Retrobulbar Haematoma secondary to blunt eye injury is a a rare but potentially sight threatening injury.
Blood collects in the retrobulbar space
Pushing the eye forward to accommodate the extra volume.
The Orbital Septum (made up of the eyelids and ligaments that attach them to the orbital rim) restricts this forward movement, creating a compartment syndrome for the eye. Thus threatening the patients sight if not treated quickly.
Exophthalmos with proptosis – eye pushed forward
Internal ophthalmoplegia – impairment or loss of the pupillary reflex.
Loss of vision – initially colour vision, progressing to local visual loss.
However, this may only be recognised on CT if there is significant facial injury and altered conscious level.
Call Ophthalmology immediately to attend. If there is going to be any significant delay, it may be necessary for ED to preform a Lateral Canthotomy, to allow the eye to move forward, reduce the orbital pressure & preserve the patients sight.
On rare occasions you may receive a pre-alert, where you want blood available for the patient when they arrive (for example in major haemorrhage). This process has been agreed with transfusion so this can be done safely and responsibly. Read more
We often worry about patients developing rhabdomyolysis and consequently developing AKI. However, there is much debate and little consistency in the published data, over how to diagnose and who needs admission to treat. So its important to consider both clinical context along with laboratory values
With the onset of colder weather, many households in the UK are turning on their heating for the first time in months. Heating appliances need chimneys and flues to work safely – and these can block up over the summer months. So autumn is traditionally the period when people get poisoned by carbon monoxide (although it can happen any time of the year!)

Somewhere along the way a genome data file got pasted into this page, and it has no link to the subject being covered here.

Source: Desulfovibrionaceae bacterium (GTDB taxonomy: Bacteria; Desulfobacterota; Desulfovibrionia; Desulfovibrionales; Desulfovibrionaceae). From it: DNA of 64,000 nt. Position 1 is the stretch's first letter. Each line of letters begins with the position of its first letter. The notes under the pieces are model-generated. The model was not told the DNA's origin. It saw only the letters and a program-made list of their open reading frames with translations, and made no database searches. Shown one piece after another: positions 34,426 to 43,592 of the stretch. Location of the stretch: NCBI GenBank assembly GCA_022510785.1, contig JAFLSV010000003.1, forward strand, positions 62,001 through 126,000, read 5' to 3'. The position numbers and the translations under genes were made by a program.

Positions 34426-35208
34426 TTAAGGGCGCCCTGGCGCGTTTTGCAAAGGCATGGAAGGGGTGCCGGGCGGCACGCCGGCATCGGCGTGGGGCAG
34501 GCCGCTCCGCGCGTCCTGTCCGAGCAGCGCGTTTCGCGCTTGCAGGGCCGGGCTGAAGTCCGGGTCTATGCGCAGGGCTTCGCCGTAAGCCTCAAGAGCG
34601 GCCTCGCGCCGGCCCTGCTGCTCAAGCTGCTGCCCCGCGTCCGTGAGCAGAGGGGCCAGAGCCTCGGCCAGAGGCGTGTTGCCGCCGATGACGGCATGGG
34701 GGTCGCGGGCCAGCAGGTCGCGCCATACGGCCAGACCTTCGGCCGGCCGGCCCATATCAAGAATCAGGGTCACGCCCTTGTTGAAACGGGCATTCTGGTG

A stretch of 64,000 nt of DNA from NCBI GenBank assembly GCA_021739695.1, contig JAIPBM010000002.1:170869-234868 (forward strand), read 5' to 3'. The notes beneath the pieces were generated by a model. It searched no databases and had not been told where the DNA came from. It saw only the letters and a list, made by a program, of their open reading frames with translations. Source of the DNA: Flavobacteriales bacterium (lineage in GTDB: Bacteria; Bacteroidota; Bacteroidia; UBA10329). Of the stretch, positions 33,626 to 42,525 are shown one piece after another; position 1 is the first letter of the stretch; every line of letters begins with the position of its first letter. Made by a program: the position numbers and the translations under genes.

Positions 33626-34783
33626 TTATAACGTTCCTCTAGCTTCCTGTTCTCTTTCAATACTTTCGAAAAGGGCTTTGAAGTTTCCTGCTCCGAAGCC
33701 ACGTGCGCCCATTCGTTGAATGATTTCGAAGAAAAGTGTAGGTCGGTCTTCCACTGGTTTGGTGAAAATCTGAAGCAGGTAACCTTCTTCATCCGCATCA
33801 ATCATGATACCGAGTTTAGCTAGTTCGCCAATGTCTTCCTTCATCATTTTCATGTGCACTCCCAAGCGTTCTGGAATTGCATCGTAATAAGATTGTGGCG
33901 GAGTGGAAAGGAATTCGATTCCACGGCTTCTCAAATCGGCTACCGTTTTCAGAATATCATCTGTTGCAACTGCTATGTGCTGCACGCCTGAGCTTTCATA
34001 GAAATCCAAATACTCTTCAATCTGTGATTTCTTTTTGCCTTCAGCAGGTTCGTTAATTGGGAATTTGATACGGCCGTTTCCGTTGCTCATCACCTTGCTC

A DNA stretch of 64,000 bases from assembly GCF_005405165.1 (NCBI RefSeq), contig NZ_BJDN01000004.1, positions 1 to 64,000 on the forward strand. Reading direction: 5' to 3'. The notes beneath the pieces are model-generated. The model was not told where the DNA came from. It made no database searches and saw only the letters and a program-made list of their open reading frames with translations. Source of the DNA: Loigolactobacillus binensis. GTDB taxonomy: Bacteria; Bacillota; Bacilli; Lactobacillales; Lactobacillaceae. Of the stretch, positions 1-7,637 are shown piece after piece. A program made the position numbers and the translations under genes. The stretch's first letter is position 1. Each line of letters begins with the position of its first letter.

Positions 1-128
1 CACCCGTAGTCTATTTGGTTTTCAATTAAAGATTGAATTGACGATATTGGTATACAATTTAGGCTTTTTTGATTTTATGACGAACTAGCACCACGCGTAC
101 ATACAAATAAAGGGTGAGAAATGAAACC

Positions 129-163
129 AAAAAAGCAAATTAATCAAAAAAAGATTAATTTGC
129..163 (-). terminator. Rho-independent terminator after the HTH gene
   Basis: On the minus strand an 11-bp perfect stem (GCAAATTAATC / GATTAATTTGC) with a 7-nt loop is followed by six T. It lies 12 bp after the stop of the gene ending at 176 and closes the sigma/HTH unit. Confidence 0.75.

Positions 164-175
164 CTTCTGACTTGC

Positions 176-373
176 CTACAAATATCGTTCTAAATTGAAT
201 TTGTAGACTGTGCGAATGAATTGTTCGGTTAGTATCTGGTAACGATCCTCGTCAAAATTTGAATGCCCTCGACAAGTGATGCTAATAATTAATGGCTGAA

Carbon monoxide (CO) is produced when anything containing carbon burns or smoulders. For practical purposes, this means the burning of any kind of fuel, commonly:
Oil/Petrol/Diesel – (All UK cars have a ‘catalytic converter’ in the exhaust system, which converts carbon monoxide (CO) to carbon Dioxide (CO2), which is less poisonous. However, these converters need to warmed up – a cold car produces fatal amounts of CO in the exhaust)
CO is very poisonous. Exposure to as little as 300 parts per million (that’s just 0.03%) can prove fatal.
Is a rare complication of I.V. Phenytoin, which presents with a triad of: Pain, Oedema & Discolouration, typically in the hand.
In our case a child presented in status epilepticus, having received rectal diazepam from the ambulance crew, then 0.1mg/kg lorazepam in the ED, followed by 20mg/kg I.V. Phenytoin over 30 min, via a 24g cannula in back of the hand.
After intubation the patients thumb, index and middle fingers were all noted to be purple. Radial pulse was weak however, we saw good flow on ultrasound doppler in the ED. The patient had no cardiovascular Hx or FHx.
What the literature says
Mechanism (poorly understood)
Phenytoin is highly Alkaline and may induce vasoconstriction and thrombus, resulting in leakage into the extravascular tissue.
Phenytoin may precipitated when it mixes with acidic blood (More common in status patients rather than prophylaxis)
I.V. Canulation may cause small tears promoting extravasation (In our case the cannula required repositioning on insertion)
Phenytoin infusion rate should be the lesser of 1-3mg/kg/min OR under 50mg/min (In our case the infusion rate was 22mg/min, less than 1mg/kg/min)
Smaller hand veins should be avoided (As in our case, most reports in literature involve the use of hand veins)
Use 20G cannula or larger (This is ideal for adults and older children)
Dark purple– Pale blue discolouration occurs around or distal to injection site 2-12hrs after administration. (In our case approx 30 min)
Discolouration and Oedema progresses around site and into fingers, hand and forearm over the next 12-16 hours
Healing, starts at the periphery moving towards the injection site – most patients have a full recovery over 72hrs (few cases of necrosis requiring amputation have been reported
Stop giving phenytoin
Dry Warm Heat (moist heat my contribute to skin breakdown)
Regular neuromuscular assessments
Avoid Cold (this will worsen the vasoconstriction)
GTN patches have also been used in several of the cases but efficacy is unknown
Avoid Hand veins for I.V. Phenytoin (this seems to be a contributing factor form the evidence, be it due to small size or more frequent injury of the vein though need to reposition?)
Avoid Cannulas that required repositioning (increase chance of leaking)
Use a big cannula (easier said than done in a fitting child)
C-spine injury ranges from the obvious fracture-dislocation to the less obvious ligamentous injury, affecting about 2.5% of blunt trauma patients. However, ALL of them are serious and can lead to life changing injuries, that we obviously don’t want to miss. Unfortunately reported miss rates range from 4-30%. [IJO 2007]